After reading up on SNMP and some of the questions help here I think understand the agent role as a SNMP service to device (Like SQL, it is an API to storage).

When you execute a SQL query the SQL engine does all the work and returns the result - You don't need to be aware of how the storage and where the storage is done.

But MIBs are not actual storage , so what is the role of my agent?
if the agent only register the MIB like i follow in this tutorial, so it not used as handler at all and it means that there is a pyhiscal storage that you can set and get to there without bypass the handler. in the tutorial all you do it this:

netsnmp_register_int_instance("my example int variable",
                                  &example1, NULL);

no need in handler to process calls.

Say that I want monitor my application's pending request queue, so I want an agent that all SNMP request for application_pending_request will be fired for it and it will return the queue depth. Why do I need to have an actual MIB when all I need to poll my application queue in order to get result?


You have a fundamental misunderstanding of how SNMP works. Quick and dirty comparison: SNMP MIBs are the like hostnames. MIBs map OIDs to a friendly name -- for example
. => SNMPv2-MIB::sysDescr.0 => Host Description (uname output).

In order to retrieve information from an SNMP server (agent) that information must be published at a specific OID.
In order for an SNMP daemon to publish information it needs (typically) two things:

  1. A way of getting that information (script, program, etc.)
  2. A place to put that information (an OID)
    (Some SNMP daemons may also require a MIB file mapping the OID)

In order for you to retrieve the information you must know the OID - this can either be a numeric OID or a "friendly" name out of a MIB file on your SNMP Client.

SNMP "browsers" typically require a MIB file because without one all they can present to you is a meaningless list of numbers.

So the answer to your question is "You don't NEED MIB files, they're just helpful for humans who need to interact with SNMP".

Taking your example (reporting a queue length), it sounds from the tutorial you liked to like you're using net-snmp (UCD-SNMP).
net-snmp includes built-in facilities for this sort of thing -- read through the man page and example configuration file (pay special attention to the exec directive for running external scripts: Typically you would run a script that prints the queue length, and query that OID in your monitoring software/SNMP Client)

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  • Sorry , but still dosnt understand. I update by question with quote from the tutorial. In the agent i need is to register the MIB, after registration snmpset or snmpget dosnt pass through any handler, so what the benefit of agnent? – Avihai Marchiano Aug 28 '12 at 16:31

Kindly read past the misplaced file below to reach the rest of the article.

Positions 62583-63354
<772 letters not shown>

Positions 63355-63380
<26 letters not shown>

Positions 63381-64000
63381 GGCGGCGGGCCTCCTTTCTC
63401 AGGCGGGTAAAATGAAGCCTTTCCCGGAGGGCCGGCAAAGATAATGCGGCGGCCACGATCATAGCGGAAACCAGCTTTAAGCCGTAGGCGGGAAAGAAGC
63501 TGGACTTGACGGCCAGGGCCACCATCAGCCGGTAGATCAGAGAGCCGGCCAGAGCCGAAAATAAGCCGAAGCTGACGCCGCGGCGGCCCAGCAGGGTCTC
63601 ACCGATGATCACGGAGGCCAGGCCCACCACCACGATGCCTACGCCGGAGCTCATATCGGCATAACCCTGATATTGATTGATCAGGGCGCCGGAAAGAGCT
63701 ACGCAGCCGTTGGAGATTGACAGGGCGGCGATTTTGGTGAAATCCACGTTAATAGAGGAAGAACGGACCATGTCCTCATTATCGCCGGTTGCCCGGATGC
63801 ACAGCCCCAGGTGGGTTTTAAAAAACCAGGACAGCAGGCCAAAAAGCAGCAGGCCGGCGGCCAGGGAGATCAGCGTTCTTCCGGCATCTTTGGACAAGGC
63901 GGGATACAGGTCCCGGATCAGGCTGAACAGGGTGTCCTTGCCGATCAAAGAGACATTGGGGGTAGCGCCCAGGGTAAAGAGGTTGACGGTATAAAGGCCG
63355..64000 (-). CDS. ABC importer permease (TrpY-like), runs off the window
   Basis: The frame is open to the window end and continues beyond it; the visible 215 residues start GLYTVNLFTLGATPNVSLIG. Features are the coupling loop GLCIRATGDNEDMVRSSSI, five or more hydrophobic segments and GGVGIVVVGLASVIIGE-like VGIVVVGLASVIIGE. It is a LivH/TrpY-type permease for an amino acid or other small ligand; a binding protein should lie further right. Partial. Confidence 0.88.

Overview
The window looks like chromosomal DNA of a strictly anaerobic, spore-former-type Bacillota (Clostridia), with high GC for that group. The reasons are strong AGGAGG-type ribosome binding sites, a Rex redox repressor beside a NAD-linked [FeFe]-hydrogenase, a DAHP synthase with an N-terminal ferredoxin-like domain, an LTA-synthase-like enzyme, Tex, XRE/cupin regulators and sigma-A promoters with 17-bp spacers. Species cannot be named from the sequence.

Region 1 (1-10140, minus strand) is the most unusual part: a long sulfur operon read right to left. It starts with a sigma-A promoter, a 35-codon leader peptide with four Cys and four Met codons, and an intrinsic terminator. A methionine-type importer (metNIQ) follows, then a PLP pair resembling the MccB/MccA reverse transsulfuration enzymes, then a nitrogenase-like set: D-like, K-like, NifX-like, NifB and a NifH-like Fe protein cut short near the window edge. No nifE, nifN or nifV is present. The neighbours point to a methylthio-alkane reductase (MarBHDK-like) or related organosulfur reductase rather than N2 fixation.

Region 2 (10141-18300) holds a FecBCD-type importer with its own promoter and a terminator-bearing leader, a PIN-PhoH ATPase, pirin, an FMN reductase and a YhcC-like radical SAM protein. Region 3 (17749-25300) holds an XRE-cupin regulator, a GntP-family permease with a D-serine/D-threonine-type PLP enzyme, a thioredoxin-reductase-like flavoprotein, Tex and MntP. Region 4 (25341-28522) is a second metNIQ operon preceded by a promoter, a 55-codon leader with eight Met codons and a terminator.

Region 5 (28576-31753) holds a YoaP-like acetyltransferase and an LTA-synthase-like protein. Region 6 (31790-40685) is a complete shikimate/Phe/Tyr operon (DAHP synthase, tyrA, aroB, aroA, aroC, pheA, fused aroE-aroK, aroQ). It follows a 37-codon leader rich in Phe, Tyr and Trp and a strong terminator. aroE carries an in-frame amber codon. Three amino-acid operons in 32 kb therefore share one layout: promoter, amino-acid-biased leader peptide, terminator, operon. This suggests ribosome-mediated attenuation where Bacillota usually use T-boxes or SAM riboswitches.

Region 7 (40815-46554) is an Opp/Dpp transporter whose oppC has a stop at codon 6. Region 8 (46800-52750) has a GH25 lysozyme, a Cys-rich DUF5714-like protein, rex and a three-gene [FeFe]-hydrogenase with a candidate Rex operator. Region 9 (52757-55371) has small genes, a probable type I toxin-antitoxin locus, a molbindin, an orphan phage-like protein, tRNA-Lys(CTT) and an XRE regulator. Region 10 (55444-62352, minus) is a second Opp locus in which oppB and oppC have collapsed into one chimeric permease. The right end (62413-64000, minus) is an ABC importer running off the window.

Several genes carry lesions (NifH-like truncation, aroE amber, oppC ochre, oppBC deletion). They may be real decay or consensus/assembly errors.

• @user1495181 you are not registering a MIB, you are registering an OID. You are saying that this information will be published on this agent with a specific OID, and that the OID value should be populated by a given handler function. (In the tutorial example you pasted the handler is NULL, which means net-snmp doesn't do anything. You have to write a function to get the data you want and specify it as the handler for that OID...) – voretaq7 Aug 28 '12 at 16:33
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    @user1495181 If you are out of your depth with SNMP (based on the questions you've been asking you are) I strongly suggest two things: (1) Stick to external scripts, preferably ones called with the exec keyword from snmpd.conf (they are much simpler to set up and get working than C extensions), and (2) Pick up a copy of Essential SNMP and read through it. – voretaq7 Aug 28 '12 at 16:37
  • agree i register OID (thank you for the correction). but .... 1. you can call snmset from commandline and set value , so this means that there is pyhsical behind and you bypass any agent/ handler. 2. the handler in the API is void. i read a lot but didnt find explain for how can i have pyhisical where i have agent. – Avihai Marchiano Aug 28 '12 at 16:39
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    @user1495181 The ability to use snmpset is provided by the default integer handler (which is what you get when you register an OID of type int with a handler function of NULL). The agent stores the value in memory and returns it when asked for that OID (until such time as the agent is restarted or a new value is set). You can theoretically achieve what you want in terms of monitoring by having a script snmpset the OID periodically, but that is sub-optimal. An external script call (or a proper handler function) is the right way to do this... – voretaq7 Aug 28 '12 at 16:45

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